Covid-19 has subjected women and girls to a new form of socialization that negatively affected them and subjected them to the vicious cycle of domestic and gender-based violence.
Participants at a three-day Kisumu Women’s Conference whose theme is 'Shifting the power a vital conversation about redefining women's equality, health and rights' blamed the justice system for failing to protect women who have been violated in communities.
Betty Okero of Civil Society Organisation Network said it was time for women and youth to raise their voices and demand accountability and justice.
Kisumu County has recorded more than 10,000 cases of domestic violence since the onset of the Covid-19 pandemic with women being victims in 70 percent of the cases.
Kasera Ogola of Trans Alliance said it was crucial to focus on the implementation of policies that protect women and girls by establishing institutions that address emerging issues following the pandemic.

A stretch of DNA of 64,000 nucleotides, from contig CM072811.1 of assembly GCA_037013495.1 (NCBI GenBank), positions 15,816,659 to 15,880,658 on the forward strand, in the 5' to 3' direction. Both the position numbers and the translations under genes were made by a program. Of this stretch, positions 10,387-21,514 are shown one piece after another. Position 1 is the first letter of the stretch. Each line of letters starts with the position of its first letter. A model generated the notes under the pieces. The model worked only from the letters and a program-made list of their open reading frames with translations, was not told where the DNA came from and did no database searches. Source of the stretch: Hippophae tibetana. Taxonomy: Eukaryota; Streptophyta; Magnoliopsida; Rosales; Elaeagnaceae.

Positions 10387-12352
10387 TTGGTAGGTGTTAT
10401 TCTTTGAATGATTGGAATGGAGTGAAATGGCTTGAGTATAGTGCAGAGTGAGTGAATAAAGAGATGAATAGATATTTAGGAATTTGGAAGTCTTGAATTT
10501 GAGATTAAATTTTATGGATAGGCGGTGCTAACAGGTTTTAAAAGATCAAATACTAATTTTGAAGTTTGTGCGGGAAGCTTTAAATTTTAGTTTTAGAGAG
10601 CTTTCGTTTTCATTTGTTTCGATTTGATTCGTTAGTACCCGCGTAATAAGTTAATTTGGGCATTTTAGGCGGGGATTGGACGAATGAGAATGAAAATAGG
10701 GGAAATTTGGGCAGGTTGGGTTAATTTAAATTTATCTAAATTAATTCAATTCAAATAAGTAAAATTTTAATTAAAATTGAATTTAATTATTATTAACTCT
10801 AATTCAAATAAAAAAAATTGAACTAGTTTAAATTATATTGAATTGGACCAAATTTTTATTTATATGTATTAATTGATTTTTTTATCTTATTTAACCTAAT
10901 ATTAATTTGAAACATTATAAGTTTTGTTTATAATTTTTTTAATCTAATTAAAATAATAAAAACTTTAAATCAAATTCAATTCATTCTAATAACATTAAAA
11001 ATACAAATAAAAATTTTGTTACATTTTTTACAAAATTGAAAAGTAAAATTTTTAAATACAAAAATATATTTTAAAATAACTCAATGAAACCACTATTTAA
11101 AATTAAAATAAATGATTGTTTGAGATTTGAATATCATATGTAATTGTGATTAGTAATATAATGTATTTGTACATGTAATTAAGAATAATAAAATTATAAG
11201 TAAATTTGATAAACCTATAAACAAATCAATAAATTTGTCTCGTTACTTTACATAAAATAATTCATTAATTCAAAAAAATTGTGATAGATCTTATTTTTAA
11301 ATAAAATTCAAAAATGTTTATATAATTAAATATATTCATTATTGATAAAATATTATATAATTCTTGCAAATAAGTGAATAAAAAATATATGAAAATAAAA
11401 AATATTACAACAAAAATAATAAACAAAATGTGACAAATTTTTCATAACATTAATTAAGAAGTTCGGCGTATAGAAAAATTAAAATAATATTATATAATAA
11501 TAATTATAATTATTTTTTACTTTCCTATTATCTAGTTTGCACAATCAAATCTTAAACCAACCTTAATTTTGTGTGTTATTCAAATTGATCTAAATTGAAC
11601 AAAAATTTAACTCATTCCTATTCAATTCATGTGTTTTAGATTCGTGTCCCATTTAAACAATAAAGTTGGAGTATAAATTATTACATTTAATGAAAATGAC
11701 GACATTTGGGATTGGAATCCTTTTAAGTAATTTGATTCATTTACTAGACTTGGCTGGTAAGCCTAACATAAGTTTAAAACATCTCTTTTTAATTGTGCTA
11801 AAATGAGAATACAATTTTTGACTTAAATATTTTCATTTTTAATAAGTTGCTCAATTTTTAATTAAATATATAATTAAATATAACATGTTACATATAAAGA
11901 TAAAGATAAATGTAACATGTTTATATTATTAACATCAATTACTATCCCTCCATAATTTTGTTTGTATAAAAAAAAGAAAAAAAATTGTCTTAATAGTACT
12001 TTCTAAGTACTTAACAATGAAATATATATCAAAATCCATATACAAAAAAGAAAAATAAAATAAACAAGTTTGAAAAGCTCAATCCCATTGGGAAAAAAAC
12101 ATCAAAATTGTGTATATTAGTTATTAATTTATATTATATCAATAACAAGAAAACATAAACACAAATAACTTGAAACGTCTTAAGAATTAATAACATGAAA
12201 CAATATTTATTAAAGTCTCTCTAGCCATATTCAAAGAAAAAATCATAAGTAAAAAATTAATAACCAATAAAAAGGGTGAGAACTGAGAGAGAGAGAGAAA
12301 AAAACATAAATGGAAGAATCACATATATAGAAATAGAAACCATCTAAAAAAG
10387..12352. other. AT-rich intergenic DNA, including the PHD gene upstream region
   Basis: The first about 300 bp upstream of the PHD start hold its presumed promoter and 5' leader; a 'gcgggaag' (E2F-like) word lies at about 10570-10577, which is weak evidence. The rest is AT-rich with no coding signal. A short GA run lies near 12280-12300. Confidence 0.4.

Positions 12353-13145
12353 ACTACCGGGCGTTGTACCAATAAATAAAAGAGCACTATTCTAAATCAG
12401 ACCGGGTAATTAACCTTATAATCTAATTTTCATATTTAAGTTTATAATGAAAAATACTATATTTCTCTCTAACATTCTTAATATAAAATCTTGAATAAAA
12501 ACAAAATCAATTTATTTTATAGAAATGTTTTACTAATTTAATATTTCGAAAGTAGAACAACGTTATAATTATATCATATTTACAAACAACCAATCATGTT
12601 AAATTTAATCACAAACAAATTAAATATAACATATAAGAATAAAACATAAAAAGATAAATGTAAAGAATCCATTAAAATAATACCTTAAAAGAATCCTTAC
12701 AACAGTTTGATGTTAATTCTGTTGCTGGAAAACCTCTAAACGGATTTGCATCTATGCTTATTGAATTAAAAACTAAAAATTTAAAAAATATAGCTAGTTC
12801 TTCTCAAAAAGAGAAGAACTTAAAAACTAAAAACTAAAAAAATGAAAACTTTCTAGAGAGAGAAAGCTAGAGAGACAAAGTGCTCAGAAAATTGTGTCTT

She said economic challenges during the outbreak pose a serious threat to women’s work as well as their business activities, thus exposing them to increased risk of exploitation and abuse.
"Women facing severe economic shocks are more likely to take on high-risk work for their economic survival," she said.
She vouched for the protection and support of women’s economic empowerment and recognition of the additional unpaid domestic work that they do.
Kisumu County Gender director Ann Barasa said many women have lost their sources of income, noting that while everyone is facing unprecedented challenges, women are bearing the brunt of the economic and social fallout of Covid-19.
“Women who are poor and marginalized face even higher risk of Covid-19 transmission and fatalities, loss of livelihood and violence,” she said.
During the meeting, State and non-State actors also raised an alarm over increased child neglect cases in Kisumu County.
Data from the Children's Department showed 3,140 child neglect cases had been reported in the county for the last six months.
Of the 3,140, 49 percent (1,532) were boys while 51 per cent (1,578) were girls.
Children's Department coordinator Humphrey Wandeo said the trend was worrying. He cited domestic conflicts as the root cause of children getting neglected.